Email updates

Keep up to date with the latest news and content from BMC Complementary and Alternative Medicine and BioMed Central.

Open Access Research article

Rectal gel application of Withania somnifera root extract expounds anti-inflammatory and muco-restorative activity in TNBS-induced Inflammatory Bowel Disease

Pankaj Pawar12, Suhit Gilda1, Siddhesh Sharma1, Suresh Jagtap12, Anant Paradkar1, Kakasaheb Mahadik1, Prabhakar Ranjekar12 and Abhay Harsulkar12*

Author Affiliations

1 Poona College of Pharmacy, Bharati Vidyapeeth University, Erandwane, Pune 411 023, India

2 Interactive Research School for Health Affairs, Bharati Vidyapeeth University, Pune-Satara Road, Pune 411 043, India

For all author emails, please log on.

BMC Complementary and Alternative Medicine 2011, 11:34  doi:10.1186/1472-6882-11-34

Published: 28 April 2011

Abstract

Background

Inflammatory Bowel Disease (IBD) is marked with chronic inflammation of intestinal epithelium driven by oxidative stress. Traditional treatments with plant extracts gained renewed interest due to their ability to ameliorate the multi factorial conditions like inflammation. We investigated the beneficial effects of Withania somnifera in Trinitro Benzyl Sulfonic Acid (TNBS) induced experimental IBD through a rectally applicable formulation.

Methods

The study included (i) preparation of gel formulation from aqueous Withania somnifera root extract (WSRE), (ii) biochemical assays to determine its performance potential, (iii) testing of formulation efficacy in TNBS-induced IBD rat model, and (iv) histo-patholgical studies to assess its healing and muco-regenerative effect in IBD-induced rats. For this purpose, concentration dependant antioxidant activity of the extracts were evaluated using biochemical assays like (a) inhibition of lipid peroxidation, (b) NO scavenging, (c) H2O2 scavenging, and (d) ferric reducing power assay.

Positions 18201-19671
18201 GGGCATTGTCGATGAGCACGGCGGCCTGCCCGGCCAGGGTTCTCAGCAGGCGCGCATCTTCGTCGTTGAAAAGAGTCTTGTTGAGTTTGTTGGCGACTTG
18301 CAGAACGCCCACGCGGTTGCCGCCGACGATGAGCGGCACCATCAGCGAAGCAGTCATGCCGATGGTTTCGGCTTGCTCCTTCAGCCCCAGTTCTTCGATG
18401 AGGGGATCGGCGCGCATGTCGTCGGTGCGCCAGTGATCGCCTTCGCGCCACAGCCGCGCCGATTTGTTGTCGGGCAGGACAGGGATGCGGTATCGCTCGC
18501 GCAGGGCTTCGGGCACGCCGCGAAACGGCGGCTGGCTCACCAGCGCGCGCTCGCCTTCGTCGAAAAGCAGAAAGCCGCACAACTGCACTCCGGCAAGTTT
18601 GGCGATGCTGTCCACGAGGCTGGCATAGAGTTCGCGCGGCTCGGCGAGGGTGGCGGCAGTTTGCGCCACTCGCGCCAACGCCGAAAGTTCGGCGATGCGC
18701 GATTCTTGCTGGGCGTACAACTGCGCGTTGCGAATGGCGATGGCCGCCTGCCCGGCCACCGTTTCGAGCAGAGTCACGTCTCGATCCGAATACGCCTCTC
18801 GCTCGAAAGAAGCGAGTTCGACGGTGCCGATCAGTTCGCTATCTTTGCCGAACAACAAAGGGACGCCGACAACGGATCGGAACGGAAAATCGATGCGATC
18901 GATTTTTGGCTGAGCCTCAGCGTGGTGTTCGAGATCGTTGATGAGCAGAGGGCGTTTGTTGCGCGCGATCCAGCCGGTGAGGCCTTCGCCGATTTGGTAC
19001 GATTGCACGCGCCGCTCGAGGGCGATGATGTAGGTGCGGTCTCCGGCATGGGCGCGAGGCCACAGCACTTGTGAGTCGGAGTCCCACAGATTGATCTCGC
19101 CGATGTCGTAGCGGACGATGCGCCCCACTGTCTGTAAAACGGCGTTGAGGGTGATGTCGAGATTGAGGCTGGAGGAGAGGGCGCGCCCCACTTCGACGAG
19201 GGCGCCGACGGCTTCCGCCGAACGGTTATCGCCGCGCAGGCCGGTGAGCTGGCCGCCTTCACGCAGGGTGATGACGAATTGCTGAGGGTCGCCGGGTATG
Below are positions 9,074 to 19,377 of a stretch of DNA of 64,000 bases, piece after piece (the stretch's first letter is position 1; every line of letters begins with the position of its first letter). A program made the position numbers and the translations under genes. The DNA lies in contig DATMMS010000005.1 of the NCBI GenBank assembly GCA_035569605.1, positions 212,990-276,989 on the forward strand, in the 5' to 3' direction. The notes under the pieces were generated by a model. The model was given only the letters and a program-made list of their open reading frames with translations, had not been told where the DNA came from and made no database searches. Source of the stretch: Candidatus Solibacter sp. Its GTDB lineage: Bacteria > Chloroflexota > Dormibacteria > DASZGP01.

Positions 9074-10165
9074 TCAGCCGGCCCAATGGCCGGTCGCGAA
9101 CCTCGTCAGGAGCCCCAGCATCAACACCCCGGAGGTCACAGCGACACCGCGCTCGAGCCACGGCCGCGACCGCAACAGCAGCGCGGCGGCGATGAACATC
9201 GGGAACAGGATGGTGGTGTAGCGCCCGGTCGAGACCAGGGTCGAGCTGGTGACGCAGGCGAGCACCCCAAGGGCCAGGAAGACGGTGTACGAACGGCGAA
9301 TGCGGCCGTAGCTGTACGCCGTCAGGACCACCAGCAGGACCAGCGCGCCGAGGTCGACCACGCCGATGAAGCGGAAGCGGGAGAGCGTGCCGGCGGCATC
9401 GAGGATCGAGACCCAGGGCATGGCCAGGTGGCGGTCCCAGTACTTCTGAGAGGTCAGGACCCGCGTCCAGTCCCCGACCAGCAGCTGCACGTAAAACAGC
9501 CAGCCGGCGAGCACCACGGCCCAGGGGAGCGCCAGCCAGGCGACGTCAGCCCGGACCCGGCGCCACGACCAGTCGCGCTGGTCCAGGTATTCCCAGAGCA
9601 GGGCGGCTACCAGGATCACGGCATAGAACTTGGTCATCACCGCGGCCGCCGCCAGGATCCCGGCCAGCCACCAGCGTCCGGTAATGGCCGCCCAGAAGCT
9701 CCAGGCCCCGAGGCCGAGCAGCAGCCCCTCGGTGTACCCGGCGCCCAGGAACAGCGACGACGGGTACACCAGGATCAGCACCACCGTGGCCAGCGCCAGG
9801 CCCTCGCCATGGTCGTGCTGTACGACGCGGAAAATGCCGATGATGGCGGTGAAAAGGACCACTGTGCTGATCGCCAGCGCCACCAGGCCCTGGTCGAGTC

Results

The extract, at 500 μg/ml, the highest concentration tested, showed 95.6% inhibition of lipid peroxidation, 14.8% NO scavenging, 81.79% H2O2 scavenging and a reducing capacity of 0.80. The results were comparable with standard antioxidants, ascorbic acid and curcumin. WSRE treatment positively scored on histopathological parameters like necrosis, edema, neutrophil infiltration. The post treatment intestinal features showed restoration at par with the healthy intestine. In view of these results, gel formulation containing an aqueous extract of W. somnifera, prepared for rectal application was tested for its anti-inflammatory activity in TNBS-induced rat models for IBD. Commercially available anti-inflammatory drug Mesalamine was used as the standard in this assay.

Conclusions

Dose of the rectal gel applied at 1000 mg of WSRE per kg rat weight showed significant muco-restorative efficacy in the IBD-induced rats, validated by histo-pathological studies.